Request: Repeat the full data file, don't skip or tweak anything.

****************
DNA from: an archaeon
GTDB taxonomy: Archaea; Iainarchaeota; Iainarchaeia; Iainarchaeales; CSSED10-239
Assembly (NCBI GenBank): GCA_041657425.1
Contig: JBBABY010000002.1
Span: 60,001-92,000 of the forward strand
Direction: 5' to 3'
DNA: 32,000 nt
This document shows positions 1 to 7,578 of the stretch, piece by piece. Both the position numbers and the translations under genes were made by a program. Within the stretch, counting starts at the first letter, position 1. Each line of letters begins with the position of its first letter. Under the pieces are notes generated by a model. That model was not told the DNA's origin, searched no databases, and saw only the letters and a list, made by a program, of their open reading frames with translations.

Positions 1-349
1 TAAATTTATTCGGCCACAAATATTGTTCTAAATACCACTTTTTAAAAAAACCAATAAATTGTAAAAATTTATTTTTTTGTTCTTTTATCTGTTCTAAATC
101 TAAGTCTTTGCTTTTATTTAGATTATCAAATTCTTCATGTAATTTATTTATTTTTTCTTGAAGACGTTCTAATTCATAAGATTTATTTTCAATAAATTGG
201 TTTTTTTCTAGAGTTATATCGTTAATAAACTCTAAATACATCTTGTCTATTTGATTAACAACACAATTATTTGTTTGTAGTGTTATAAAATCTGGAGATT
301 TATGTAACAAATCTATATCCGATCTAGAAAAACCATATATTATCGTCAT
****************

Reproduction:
DNA from: an archaeon
GTDB taxonomy: Archaea; Iainarchaeota; Iainarchaeia; Iainarchaeales; CSSED10-239
Assembly (NCBI GenBank): GCA_041657425.1
Contig: JBBABY010000002.1
Span: 60,001-92,000 of the forward strand
Direction: 5' to 3'
DNA: 32,000 nt
This document shows positions 1 to 7,578 of the stretch, piece by piece. Both the position numbers and the translations under genes were made by a program. Within the stretch, counting starts at the first letter, position 1. Each line of letters begins with the position of its first letter. Under the pieces are notes generated by a model. That model was not told the DNA's origin, searched no databases, and saw only the letters and a list, made by a program, of their open reading frames with translations.

Positions 1-349
1 TAAATTTATTCGGCCACAAATATTGTTCTAAATACCACTTTTTAAAAAAACCAATAAATTGTAAAAATTTATTTTTTTGTTCTTTTATCTGTTCTAAATC
101 TAAGTCTTTGCTTTTATTTAGATTATCAAATTCTTCATGTAATTTATTTATTTTTTCTTGAAGACGTTCTAATTCATAAGATTTATTTTCAATAAATTGG
201 TTTTTTTCTAGAGTTATATCGTTAATAAACTCTAAATACATCTTGTCTATTTGATTAACAACACAATTATTTGTTTGTAGTGTTATAAAATCTGGAGATT
301 TATGTAACAAATCTATATCCGATCTAGAAAAACCATATATTATCGTCAT